LONDON, April 29: Britain has become a haven for the international super-rich as they keep pouring in to avoid high taxes in their own countries and for the social circles and security, according to The Sunday Times Rich List, published on Sunday.
The number of billionaires living in Britain has surged to 68, up from 54 last year. About a third are from overseas and only three of the wealthiest 10 billionaires were born here.
The wealth of the richest 1,000 people in Britain has more than trebled in the decade since Tony Blair came to power promising greater fairness.
The 260 per cent rise in the wealth of Britain’s richest contrasts with a 120 per cent average wealth increase for the population as a whole. Britons have benefited from the booming housing market but, unlike the super-rich, have done less well with their financial investments.
The richest are Lakshmi Mittal, the Indian-born steel magnate now worth £19.25 billion, and Roman Abramovich, the Russian oil tycoon valued at £10.8 billion.
Complex rules on residency and domicile status mean the super-rich from overseas can, as one accountancy expert put it, “avoid paying virtually any tax in Britain apart from council tax”. Beresford added: “There’s the cluster effect. Russians have followed Abramovich, Indians are following the Mittals and Swedes are following the Rausings.”
The richest Briton is the Duke of Westminster, whose property holdings keep rising in value.
He is worth seven billion pounds. Next come Sir Philip and Lady Green, owners of Bhs, Topshop and other retail chains, who are worth £4.9 billion. They are based in Monaco.
More than half of the buyers of homes in the capital costing more than two million pounds come from overseas, according to Knight Frank, the estate agent. However, many insist the mix of foreign incomers with home-grown entrepreneurial flair has been good for Britain. Mike Warburton, a tax expert with Grant Thornton, the accountancy firm, said: “In many ways we are a tax haven for nationals from overseas. But there is no doubt the UK has benefited enormously.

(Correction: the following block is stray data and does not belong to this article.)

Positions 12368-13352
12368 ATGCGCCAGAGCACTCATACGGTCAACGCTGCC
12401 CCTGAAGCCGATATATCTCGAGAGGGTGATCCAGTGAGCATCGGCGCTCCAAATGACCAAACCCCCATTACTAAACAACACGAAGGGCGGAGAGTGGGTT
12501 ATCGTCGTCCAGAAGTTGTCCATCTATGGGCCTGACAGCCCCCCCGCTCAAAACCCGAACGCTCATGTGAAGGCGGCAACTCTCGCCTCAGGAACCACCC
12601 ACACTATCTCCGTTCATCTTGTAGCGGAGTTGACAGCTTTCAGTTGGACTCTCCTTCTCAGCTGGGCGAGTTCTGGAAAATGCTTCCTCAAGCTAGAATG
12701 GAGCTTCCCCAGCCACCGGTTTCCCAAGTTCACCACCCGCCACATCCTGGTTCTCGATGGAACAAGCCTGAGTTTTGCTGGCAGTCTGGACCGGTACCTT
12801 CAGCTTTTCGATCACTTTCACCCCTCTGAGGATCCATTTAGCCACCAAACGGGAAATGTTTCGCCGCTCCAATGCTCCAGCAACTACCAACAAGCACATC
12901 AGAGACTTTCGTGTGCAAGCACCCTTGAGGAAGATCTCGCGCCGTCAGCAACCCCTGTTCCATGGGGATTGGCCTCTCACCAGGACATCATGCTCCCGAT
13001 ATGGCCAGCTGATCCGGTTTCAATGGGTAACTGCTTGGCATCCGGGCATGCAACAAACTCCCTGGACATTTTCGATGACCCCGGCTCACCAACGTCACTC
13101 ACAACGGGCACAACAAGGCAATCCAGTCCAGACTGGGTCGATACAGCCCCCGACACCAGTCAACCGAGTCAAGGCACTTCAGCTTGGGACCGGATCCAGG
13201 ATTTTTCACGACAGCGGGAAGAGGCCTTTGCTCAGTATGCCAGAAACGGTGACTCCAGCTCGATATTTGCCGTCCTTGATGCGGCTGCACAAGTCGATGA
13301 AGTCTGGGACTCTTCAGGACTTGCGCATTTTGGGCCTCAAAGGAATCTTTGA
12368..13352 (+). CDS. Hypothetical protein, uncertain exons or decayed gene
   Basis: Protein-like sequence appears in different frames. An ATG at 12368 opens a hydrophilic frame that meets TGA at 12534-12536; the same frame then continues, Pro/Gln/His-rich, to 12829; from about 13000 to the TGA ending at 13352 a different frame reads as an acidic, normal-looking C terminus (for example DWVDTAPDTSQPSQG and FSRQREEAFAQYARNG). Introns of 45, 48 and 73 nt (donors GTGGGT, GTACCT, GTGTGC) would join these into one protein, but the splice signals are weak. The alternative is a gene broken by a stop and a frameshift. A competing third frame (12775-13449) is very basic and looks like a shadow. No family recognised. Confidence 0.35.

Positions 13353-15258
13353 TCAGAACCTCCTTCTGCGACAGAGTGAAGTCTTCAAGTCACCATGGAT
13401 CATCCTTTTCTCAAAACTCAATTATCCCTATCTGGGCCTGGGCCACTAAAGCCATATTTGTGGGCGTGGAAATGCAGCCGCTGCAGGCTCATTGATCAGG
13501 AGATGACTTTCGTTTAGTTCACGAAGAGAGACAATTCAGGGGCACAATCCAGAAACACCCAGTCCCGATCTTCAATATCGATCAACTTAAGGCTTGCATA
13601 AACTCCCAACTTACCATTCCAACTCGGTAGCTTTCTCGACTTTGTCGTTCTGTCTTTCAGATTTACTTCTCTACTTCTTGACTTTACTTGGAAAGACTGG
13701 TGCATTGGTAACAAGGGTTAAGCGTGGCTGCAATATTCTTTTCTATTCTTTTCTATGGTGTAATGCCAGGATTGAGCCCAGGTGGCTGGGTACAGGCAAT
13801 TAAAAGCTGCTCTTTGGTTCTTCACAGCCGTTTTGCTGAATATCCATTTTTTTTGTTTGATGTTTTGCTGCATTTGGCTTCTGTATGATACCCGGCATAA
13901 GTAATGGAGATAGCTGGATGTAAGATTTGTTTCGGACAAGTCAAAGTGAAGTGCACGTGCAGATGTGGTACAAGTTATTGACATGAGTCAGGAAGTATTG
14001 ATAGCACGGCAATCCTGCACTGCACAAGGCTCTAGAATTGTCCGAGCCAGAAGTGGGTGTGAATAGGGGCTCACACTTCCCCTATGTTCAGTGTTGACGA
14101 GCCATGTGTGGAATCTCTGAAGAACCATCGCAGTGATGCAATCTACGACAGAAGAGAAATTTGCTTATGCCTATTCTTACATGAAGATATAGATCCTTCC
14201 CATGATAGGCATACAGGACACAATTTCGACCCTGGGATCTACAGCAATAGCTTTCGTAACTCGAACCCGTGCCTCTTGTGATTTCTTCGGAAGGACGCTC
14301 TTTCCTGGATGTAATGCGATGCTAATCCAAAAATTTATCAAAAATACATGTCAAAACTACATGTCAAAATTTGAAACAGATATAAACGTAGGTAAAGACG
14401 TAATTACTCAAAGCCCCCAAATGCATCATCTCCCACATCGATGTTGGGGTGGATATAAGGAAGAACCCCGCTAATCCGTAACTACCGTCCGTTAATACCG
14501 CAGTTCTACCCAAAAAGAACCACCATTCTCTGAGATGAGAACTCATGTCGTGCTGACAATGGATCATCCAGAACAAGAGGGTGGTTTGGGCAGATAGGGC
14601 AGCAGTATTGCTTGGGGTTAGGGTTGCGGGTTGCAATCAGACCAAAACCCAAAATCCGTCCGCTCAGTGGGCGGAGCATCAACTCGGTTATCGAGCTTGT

“It has attracted talent, wealth and enterprise. It has made London the financial centre of the world. The super-rich from overseas can quite legitimately avoid tax — but it doesn’t mean they don’t spend.”
The most surprising entries in the top 10 are David Khalili, an Iranian Jew, and Jim Ratcliffe, a little-known British deal maker who has built the third-largest chemical company in the world.
Khalili, 61, is based in London but was born in Iran. After national service he completed his education in America where he was fascinated by the great art collections. He began buying undervalued Islamic art, Spanish metalwork and Indian textiles. His collections may be worth £4.5 billion and with other assets, including property, he is valued at £5.8 billion.
Khalili said that he wanted to exhibit his art to promote inter-faith understanding.
Ratcliffe has risen almost without trace to become Britain’s 10th richest person. A former venture capitalist, he has made a £3.3 billion fortune by snapping up undervalued chemical companies. In 1998 he was 880th in the rich list with a mere £20m.
His Ineos group now employs more than 15,000 people in 14 countries. Ratcliffe guards his privacy and last week declined to answer questions about his own life. “He’s a very personal man,” said a spokesman.